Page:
Momentum-focused traders won’t like this one — not at all. Nashville-based dental aligner designer SmileDirectClub (NASDAQ:SDC) is definitely out of favor on Wall Street, as the price trajectory of SDC stock is clearly to the downside.
On the other hand, some value hunters might perk up at the thought of buying SmileDirectClub shares on sale. After all, everybody likes a bargain, right?
Not so fast. We need to recall the old Warren Buffett saying. It goes something like this: price is what you pay, but value is what you actually get.
So, should bottom fishers cast their nets for SDC stock now? In a sea of intriguing investments, you’ll likely find that SmileDirectClub is best left alone for better opportunities.
SDC Stock at a Glance
To get some perspective, we should go back to the beginning. Slightly over two years ago, SmileDirectClub priced its initial public offering (IPO) at $23 per share. Keep that price in mind as we continue to analyze SDC stock. Be forewarned, though, that this might be about as comfortable as a dental procedure.
Unfortunately, there was no hype phase or even a grace period for early SmileDirectClub investors. The share price sank throughout the remainder of 2019 and into 2020, even breaking below $4 in March of 2020.
As if that wasn’t bad enough, SDC stock resumed its painful downtrend in late 2021. Believe it or not, by early December, the share price had fallen below $3.
SmileDirectClub, after all of that carnage, is now firmly in penny stock territory — informally defined as a stock of a small company that trades for less than $5 per share. This isn’t to suggest that penny stocks are bad. Still, SmileDirectClub’s early investors didn’t likely anticipate a multi-year drawdown in the share price.
Nothing to Smile About Here
So, let’s revisit the share-price-versus-actual-value dichotomy. Is SDC stock a bona fide bargain, or a toxic asset? Let’s do what we typically do in these types of situations: check the data.
Here’s how SmileDirectClub fared during 2021’s third quarter:
- $138 million in total revenue, down 18.3% year-over-year (YOY)
- Net earnings loss of $89 million, a decrease of 105.6% YOY
- Adjusted EBITDA loss of $54 million, representing a $57 million YOY decline
- Diluted earnings per share (EPS) loss of 23 cents, down 109.1% YOY
For 2021 year-to-date at the time of the third-quarter data release, SmileDirectClub’s net earnings loss totaled $240 million. As a basis of comparison, Wall Street (or at least, analysts polled by FactSet) expected the company to post $183 million in quarterly revenue and an earnings loss of 14 cents per share.
Along with all of that, SmileDirectClub guided for full-year 2021 revenue in a range between $630 million and $650 million. That’s short of Wall Street’s expectation of around $758 million in full-year revenue.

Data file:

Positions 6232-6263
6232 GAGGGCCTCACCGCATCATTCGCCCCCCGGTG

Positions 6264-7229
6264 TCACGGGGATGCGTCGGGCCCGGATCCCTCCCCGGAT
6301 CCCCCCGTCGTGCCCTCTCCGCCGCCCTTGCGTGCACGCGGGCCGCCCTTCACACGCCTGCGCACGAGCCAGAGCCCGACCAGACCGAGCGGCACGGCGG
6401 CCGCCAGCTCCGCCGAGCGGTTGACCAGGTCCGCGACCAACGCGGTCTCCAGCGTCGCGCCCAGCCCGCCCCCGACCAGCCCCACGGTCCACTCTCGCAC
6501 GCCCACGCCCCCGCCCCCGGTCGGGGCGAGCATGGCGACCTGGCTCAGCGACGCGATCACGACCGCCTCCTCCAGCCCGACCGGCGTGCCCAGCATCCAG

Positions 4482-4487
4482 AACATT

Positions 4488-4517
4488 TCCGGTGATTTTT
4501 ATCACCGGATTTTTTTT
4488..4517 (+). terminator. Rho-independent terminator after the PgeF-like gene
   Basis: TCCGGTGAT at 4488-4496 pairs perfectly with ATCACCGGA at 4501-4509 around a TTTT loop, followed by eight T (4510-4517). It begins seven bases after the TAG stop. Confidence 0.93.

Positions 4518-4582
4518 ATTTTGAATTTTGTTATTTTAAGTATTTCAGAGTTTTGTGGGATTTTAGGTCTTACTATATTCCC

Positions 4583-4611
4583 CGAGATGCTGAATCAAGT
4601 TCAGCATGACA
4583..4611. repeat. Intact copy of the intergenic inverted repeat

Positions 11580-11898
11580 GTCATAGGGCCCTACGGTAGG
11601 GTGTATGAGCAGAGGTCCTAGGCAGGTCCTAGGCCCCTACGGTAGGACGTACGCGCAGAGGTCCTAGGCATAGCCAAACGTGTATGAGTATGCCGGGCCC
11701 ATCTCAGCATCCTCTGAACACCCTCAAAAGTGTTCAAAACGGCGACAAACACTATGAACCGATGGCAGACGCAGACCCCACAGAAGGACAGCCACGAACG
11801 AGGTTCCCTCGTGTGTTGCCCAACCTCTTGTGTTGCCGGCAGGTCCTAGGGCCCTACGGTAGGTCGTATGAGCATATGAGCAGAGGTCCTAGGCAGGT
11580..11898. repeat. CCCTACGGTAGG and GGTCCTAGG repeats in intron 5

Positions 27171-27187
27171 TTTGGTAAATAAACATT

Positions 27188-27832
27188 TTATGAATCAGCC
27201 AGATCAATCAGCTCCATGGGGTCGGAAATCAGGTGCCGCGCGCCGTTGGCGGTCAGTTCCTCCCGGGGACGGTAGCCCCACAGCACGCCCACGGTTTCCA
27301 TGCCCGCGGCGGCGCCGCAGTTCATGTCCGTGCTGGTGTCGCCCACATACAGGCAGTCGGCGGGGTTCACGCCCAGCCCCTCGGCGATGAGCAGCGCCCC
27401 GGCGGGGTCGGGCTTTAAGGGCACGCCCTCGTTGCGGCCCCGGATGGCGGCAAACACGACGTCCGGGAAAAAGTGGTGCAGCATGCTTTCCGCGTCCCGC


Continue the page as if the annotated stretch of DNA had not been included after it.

The Profitability Timeline Is Unclear
Obviously, it would behoove SmileDirectClub to increase its revenues, cut costs or do both. In other words, the company needs to switch to a profitable state as soon as possible.
Interestingly, SmileDirectClub CEO David Katzman attributed his company’s poor third-quarter financial performance to “macroeconomic headwinds that are influencing the spending of our core demographic.” SmileDirectClub “could not have anticipated the rapidly evolving nature of this impact on our consumer,” the CEO also asserted.
Granted, the company might not have been able to anticipate inflationary pressure and other economic headwinds impacting SmileDirectClub’s consumers.
Still, these factors could remain problematic for a while. As William Blair analyst John Kreger explained, “adult consumers appear to be re-directing discretionary spending away from aesthetics toward vacations and other goods.”
To put it another way, in a challenging economic environment, straight smiles might not be a priority. “And SDC generally serves a lower-income consumer who is more impacted by the current spike in inflation,” Kreger added.
With that in mind, the William Blair analysts titled their research note: “Another Large Sales and EBITDA Miss Makes Timing of Profitability Very Unclear.”
The Takeaway on SDC Stock
William Blair’s analysts are having difficulty envisioning how SmileDirectClub will climb out of its financial hole. Given the company’s quarterly fiscal data, it’s understandable that the analysts would strike a cautionary tone.
Therefore, even at its reduced price point, you don’t have to view SDC stock as a value pay — if anything, it’s just a value trap.
On the date of publication, neither Louis Navellier nor the InvestorPlace Research Staff member primarily responsible for this article held (either directly or indirectly) any positions in the securities mentioned in this article.
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